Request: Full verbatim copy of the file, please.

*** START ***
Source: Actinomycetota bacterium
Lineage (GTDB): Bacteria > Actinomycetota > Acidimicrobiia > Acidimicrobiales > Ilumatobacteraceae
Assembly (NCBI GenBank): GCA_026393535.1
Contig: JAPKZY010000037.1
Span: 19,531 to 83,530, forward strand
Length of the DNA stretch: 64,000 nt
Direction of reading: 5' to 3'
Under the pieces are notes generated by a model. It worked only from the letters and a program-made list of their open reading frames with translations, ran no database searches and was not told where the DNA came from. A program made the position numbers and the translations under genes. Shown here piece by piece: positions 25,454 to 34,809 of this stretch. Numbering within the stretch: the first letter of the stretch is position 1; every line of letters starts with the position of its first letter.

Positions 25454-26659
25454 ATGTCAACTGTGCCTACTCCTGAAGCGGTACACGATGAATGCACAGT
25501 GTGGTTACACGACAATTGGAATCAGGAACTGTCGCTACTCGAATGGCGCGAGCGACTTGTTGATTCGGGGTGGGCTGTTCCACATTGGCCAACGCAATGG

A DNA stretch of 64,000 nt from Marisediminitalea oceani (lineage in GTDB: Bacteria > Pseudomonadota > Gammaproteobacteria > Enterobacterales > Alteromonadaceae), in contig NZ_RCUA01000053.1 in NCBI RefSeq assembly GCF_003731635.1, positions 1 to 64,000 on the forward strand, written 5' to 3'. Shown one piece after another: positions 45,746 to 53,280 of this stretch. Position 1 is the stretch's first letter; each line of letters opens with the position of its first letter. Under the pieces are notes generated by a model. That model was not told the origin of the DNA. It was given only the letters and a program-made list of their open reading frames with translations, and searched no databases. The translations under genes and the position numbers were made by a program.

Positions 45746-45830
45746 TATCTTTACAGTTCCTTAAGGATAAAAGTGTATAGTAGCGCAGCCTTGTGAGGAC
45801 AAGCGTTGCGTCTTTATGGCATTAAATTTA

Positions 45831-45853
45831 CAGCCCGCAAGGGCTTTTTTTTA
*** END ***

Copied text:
Source: Actinomycetota bacterium
Lineage (GTDB): Bacteria > Actinomycetota > Acidimicrobiia > Acidimicrobiales > Ilumatobacteraceae
Assembly (NCBI GenBank): GCA_026393535.1
Contig: JAPKZY010000037.1
Span: 19,531 to 83,530, forward strand
Length of the DNA stretch: 64,000 nt
Direction of reading: 5' to 3'
Under the pieces are notes generated by a model. It worked only from the letters and a program-made list of their open reading frames with translations, ran no database searches and was not told where the DNA came from. A program made the position numbers and the translations under genes. Shown here piece by piece: positions 25,454 to 34,809 of this stretch. Numbering within the stretch: the first letter of the stretch is position 1; every line of letters starts with the position of its first letter.

Positions 25454-26659
25454 ATGTCAACTGTGCCTACTCCTGAAGCGGTACACGATGAATGCACAGT
25501 GTGGTTACACGACAATTGGAATCAGGAACTGTCGCTACTCGAATGGCGCGAGCGACTTGTTGATTCGGGGTGGGCTGTTCCACATTGGCCAACGCAATGG

A DNA stretch of 64,000 nt from Marisediminitalea oceani (lineage in GTDB: Bacteria > Pseudomonadota > Gammaproteobacteria > Enterobacterales > Alteromonadaceae), in contig NZ_RCUA01000053.1 in NCBI RefSeq assembly GCF_003731635.1, positions 1 to 64,000 on the forward strand, written 5' to 3'. Shown one piece after another: positions 45,746 to 53,280 of this stretch. Position 1 is the stretch's first letter; each line of letters opens with the position of its first letter. Under the pieces are notes generated by a model. That model was not told the origin of the DNA. It was given only the letters and a program-made list of their open reading frames with translations, and searched no databases. The translations under genes and the position numbers were made by a program.

Positions 45746-45830
45746 TATCTTTACAGTTCCTTAAGGATAAAAGTGTATAGTAGCGCAGCCTTGTGAGGAC
45801 AAGCGTTGCGTCTTTATGGCATTAAATTTA

Positions 45831-45853
45831 CAGCCCGCAAGGGCTTTTTTTTA